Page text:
What is most shocking about this book is that McNeill wrote her story - and got it published - in the seventies, while this subject-matter is still controversial today. She reveals her intense experience in a neutrally descriptive way, neither judging nor condoning anyone's behavior, nor making apologies for what she went through.

Her true freedom was obtained through her completely voluntary submission and surrender to him, thro
Aug 11, 2008 rated it really liked it
This was re-read number...I have no idea, but the ebook version I read has an afterword by the daughter of the writer.

I've read other reviews where the reader states that "McNeill's" narrative doesn't allow the reader distance, but I felt very differently as I read. McNeill opens wit ha doozy of a sentence that lets you see just where this is going. “The first time we were in bed together he held my hands pinned down above my head. I liked it. I liked him. He was moody in a way that struck me a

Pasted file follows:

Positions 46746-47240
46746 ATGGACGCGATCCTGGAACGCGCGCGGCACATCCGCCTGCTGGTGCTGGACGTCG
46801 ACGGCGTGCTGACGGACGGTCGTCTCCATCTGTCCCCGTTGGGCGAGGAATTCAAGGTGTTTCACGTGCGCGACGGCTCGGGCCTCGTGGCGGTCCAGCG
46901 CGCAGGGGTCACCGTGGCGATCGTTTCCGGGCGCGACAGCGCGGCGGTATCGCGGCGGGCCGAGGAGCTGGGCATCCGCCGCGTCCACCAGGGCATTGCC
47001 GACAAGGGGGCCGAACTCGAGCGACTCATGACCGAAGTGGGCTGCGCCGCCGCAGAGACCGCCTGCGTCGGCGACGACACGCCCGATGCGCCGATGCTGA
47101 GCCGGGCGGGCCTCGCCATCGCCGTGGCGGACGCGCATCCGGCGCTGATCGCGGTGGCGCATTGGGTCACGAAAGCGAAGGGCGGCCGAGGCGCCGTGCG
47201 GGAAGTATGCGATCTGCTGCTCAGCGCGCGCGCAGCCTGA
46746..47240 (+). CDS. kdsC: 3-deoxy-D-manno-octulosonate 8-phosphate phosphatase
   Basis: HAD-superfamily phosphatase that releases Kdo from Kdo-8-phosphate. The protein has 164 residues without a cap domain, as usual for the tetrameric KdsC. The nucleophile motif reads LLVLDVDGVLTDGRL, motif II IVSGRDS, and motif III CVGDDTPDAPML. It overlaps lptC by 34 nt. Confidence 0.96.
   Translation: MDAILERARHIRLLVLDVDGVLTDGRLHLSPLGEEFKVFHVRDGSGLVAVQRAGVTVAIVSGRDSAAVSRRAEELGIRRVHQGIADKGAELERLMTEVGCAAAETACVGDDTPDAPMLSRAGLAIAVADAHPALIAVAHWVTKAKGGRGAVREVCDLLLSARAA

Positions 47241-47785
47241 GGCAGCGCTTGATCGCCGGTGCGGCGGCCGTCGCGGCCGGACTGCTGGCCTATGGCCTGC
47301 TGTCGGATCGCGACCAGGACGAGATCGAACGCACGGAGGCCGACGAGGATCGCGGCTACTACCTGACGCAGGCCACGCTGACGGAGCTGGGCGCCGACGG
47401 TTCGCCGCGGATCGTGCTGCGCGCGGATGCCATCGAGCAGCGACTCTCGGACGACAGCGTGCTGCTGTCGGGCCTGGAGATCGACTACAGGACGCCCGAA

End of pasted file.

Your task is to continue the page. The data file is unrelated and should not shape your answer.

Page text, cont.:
Heather *Undercover Goth Queen*
Yet another buddy read with Karly! We're killing it on the buddy reads.


I think this is a case of "it's not you, it's me." I can see why others like this book, but a matter-of-fact narration like this one pretty much guarantees I'll never get emotionally involved. And if I don't get emotionally involved in a book, it'll never be a favorite.

Maybe the author had to remove herself emotionally in order to write this, because she went through some pretty intense stuff during her brief affair. T
Aug 13, 2009 rated it really liked it
I'm glad I chose to read Francine Prose's "Introduction" after I finished the book. It has spoilers, and should really be an afterword.

Nine and a Half Weeks, as a movie, is one that always turns up as a sort of classic "trashy 80s erotic romance." The movie and its characters are breezy, pumped along by the vaguely pop-jazz rhythms that signal good times or transitions in such films. I watched it while in the mood for something light/less intellectual. It wasn't until I watched the movie that I